When an American thinks of representation, he generally thinks of his vote. It is his weapon and with it he can subdue any dragon that may emerge from the cave of political intrigue. From the vote, he supposes, comes his government, and from the government, actions which generally purport to conform with his wishes. But if he ponders a little longer, he will remember feelings of frustration at certain acts of his representatives; he will recall the depths of his ignorance about the habits and characteristics of his representatives; and he will realize that his weapon, though a handy one, cannot assure his control of all the specialized operations required in government.
The statements of any individual's degree of representation in his government is a complicated one. There are a number of ways of representing and of being represented. These different ways vary from time to time both in form and in significance. One method of understanding this changing situation is to discover the attitudes of men at different periods to what they call representation.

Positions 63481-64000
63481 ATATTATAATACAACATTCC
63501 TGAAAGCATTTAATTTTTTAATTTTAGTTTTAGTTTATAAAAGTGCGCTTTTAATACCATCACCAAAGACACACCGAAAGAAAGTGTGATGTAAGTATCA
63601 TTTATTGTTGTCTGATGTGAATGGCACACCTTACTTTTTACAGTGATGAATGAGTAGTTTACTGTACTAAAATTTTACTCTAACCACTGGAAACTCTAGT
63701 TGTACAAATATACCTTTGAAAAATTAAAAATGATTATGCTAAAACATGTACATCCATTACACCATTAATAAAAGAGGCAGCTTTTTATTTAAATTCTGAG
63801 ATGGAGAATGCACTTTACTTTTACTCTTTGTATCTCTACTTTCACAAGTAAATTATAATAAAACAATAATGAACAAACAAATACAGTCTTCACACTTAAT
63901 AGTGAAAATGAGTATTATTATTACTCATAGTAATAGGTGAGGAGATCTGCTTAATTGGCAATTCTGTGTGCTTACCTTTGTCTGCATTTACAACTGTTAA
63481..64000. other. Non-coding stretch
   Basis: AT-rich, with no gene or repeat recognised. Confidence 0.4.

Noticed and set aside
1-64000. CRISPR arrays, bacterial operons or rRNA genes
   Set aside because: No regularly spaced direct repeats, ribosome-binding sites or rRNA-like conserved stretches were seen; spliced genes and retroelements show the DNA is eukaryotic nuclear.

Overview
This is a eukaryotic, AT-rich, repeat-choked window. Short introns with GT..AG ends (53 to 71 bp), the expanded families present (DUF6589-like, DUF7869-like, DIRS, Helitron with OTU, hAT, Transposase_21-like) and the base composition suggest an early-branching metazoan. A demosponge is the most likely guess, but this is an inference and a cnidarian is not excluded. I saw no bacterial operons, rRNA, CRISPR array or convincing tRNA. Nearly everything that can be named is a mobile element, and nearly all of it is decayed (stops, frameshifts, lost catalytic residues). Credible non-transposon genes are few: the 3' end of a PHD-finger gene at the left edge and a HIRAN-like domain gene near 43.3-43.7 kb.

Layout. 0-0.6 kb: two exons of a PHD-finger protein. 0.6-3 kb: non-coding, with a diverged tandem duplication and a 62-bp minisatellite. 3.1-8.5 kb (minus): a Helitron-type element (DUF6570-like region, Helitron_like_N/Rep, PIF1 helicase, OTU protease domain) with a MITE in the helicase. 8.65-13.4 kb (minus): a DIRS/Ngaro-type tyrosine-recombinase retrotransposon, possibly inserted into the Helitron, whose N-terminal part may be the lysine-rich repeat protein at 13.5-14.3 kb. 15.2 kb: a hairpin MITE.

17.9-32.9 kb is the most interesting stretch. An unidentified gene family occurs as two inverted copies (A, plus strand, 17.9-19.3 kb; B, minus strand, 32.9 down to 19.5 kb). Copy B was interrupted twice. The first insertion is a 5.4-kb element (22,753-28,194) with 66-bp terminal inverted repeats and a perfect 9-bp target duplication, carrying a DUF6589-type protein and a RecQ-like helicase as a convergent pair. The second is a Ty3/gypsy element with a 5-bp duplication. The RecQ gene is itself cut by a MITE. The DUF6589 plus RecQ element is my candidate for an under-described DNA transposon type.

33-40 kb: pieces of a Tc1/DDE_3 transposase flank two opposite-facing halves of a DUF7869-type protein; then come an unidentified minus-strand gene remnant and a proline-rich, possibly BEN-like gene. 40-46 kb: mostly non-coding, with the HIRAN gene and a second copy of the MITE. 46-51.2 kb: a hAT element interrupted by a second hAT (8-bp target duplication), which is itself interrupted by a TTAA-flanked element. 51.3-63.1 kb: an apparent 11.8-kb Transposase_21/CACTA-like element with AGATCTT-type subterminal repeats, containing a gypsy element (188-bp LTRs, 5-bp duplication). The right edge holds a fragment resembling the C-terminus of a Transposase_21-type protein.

Representation is primarily a form of mind, reflecting a process of social communication that often changes in important respects without disturbing the outward appearance of political institutions. Representation is an aspect of all representative government; without it, the machinery of such government - its laws, franchises, and assemblies - becomes unproductive. But representation is also part of all government - despotic, aristocratic, or democratic - because it concerns the agreement prevailing between ruler and ruled. Representation was a familiar idea before representation government, as the term is commonly used, existed. Innumerable dynasties that would have shuddered at the thought of representative government were proud of what they termed the "complete" representation in their own societies.